Was e.e cummings a racist or anti-semitic?

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Self-Portrait, Oil Painting. Cummings in the 1950s. Courtesy of Nancy T. Andrews

During his entire lifetime, e.e. cummings, had accomplished being an poet, author, painter, and playwriter. He also had been honored with numerous awards pertaining to his work. e.e. cummings’s poems touched on themes of war, nature, love, and death. Despite his status as an accomplished poet, he received criticisms due to the fact that many of e. e. cummings’s poems were very controversial because they focused on issues such as sex, stereotyping and prejudice. Many critics condemned him for two of his poems that contained the words “nigger” and “kike” Single words like “nigger”, “kike” were and still are today tough words in which e.e. cumming unmistakably chose to include in his works of poetry at the time of writing them. Despite being forewarned by others, he seemed to believe that he was justified to include the insulting and degrading words into his poems. He did not seem to care what others thought of his writing when it came to his poetry. Today, many people wonder if e. e. cummings was a racist or antiti-semitic? http://www.poemhunter.com/edward-estlin-cummings/biography/

Here are a few poems that are in question to e.e. cummings being a racist and anti-Semitic:

one day a nigger
caught in his hand
a little star no bigger
than not to understand
“i’ll never let you go
until you’ve made me white”
so she did and now
stars shine at night.

a kike is the most dangerous
machine as yet invented
by even yankee ingenu
ity(out of a jew a few
dead dollars and some twisted laws)
it comes both prigged and canted

theys sO alive
(who is
?niggers)

Not jes
livin
not Jes alive But
So alive(they

s
born alive)
some folks aint born
somes born dead an
somes born alive(but

niggers
is
all
born
so
Alive)

ump-A-tum

tee-die

uM-tuM
tidl
-id

umptyumpty(OO—

!

ting
Bam-

do)

,chippity.

-e.e. Cummings

Over the years I have read many poems by e. e. cummings, either as a class assignment or a class project. The poem, “a kike is the most dangerous” by e.e. cummings, is a poem that I never knew that existed until I started searching for information on one of the best known American poets of the twenty century. This poem in fact appeared in his collection called Xaiped, which was published in 1950, and at this time in history words like ““nigger” and kike” were commonly used by people, including e.e. cummings. I am trying to figure out the meaning of these  three poems, by e.e. cummings. I’ve read them over and over, but I’m still stuck on the words “nigger” and “kike”. I even had to look up the word “kike” and it means a racial slur for a Jewish person. I really just do not get it, maybe, I have the whole thing wrong, perhaps e.e. cumming was really trying to make a point about people in his era and their prejudice in his poetry, as he claims. Maybe, this poem was unintentional racism. However, many critics are not buying it.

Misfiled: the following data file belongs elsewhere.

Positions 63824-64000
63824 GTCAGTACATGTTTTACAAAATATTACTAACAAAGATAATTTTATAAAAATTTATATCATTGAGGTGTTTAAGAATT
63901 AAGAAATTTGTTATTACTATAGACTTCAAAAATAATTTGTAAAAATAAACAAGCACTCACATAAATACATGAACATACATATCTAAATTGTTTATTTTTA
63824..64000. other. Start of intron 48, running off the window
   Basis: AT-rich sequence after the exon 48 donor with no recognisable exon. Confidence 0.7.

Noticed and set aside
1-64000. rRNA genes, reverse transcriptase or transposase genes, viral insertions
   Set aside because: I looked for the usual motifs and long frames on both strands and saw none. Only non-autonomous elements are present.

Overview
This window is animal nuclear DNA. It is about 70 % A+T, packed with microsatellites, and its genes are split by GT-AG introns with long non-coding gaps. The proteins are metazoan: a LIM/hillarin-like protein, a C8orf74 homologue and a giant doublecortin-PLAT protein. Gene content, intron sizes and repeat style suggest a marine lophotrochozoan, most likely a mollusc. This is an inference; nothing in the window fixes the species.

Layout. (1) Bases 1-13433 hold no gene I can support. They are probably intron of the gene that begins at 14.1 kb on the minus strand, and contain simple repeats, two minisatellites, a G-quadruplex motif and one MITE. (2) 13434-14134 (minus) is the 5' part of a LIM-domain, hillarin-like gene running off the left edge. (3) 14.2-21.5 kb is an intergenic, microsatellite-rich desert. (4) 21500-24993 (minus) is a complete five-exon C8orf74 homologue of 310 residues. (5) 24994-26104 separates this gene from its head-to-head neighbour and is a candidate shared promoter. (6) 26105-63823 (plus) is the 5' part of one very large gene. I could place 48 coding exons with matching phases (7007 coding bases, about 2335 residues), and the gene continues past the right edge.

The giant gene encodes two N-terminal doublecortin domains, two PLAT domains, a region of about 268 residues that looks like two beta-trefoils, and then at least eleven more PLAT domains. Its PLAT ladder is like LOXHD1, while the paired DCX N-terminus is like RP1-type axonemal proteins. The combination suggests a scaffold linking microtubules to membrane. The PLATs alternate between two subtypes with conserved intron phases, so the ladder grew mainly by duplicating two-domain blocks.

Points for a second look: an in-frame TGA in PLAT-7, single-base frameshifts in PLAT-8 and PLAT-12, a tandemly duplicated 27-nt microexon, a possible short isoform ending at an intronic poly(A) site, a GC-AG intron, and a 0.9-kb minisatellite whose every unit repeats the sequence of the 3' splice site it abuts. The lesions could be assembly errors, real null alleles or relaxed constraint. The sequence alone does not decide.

Today, even Paula Dean has admitted that she has used the word “nigger.” One has to wonder with Paula Deen’s comment, if she by today’s standard is a racist. However, she has gone on to appeal to the public after being fired by the Food Network Channel, that she is not a racist by any means. To me when Paula Deen intentionally admitted to the world that she has used the  word “nigger” in the past, she was going to have major problems, especially since a majority of  the  African American community has supported her. This is a hard pill to swallow. I wish her luck on trying to get African American to support her again.

http://www.mediaite.com/online/paula-deen-releases-video-statement-addressing-use-of-n-word-plantation-costumes/

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Was The Movie Precious Helpful or Harmful to Viewers ?

In 2009, the movie called “Precious” came out at the box office; I and several of my coworkers were in a long awaited line to see the movie that everyone was raving about. Oscar’s nominations were being mention pertaining to this phenomenal movie based upon the novel “PUSH”. It was written by the author Sapphire and directed by Lee Daniels. I have read the book several times over the years before watching the movie its self. And each time that I have read it I would end up crying all over the place. Somehow with the movie, I did not find myself crying at all, this time, I found myself like the director Lee Daniel, dealing with the demons of my past through this movie. Lee Daniel is quoted as saying: “It brought back a feeling I had when I was 11 years old and living in the projects in Philly. I answered the door one day, and a neighbor of ours, a light-skinned black girl who was about five years old, was standing there naked and bleeding. She’d been beaten with an electrical cord. I looked in my mom’s eyes, and it was the first time I ever saw fear in her eyes. When I read Sapphire’s book, those memories came back, and I felt I have to deal with this.” Lee Daniels also mentioned that the only way that he could escape the abuse that he had endured as a child was to escape to an fantasy world, which is why he added the fantasy scene in the movie in which every time Precious is being abused she fantasizes about being a movie star or having a relationship with a cute man. This part was not in the book, how was added to the movie. http://www.thedailybeast.com/articles/2009/11/02/lee-daniels-brutal-truth.html
I must confess that I ‘m a book fanatic. I really enjoy reading a book before a movie or film comes out based upon a particular book. I’m glad that this give me enough time to see who are the main characters in the book, what is the style and finally the plot of the book. As I was doing my widespread research for this blog, I ran across a website in which the author Sapphire explained why her books character name “Push” had been changed for the movie to be called Precious. http://www.npr.org/templates/story/story.php?storyId=120176695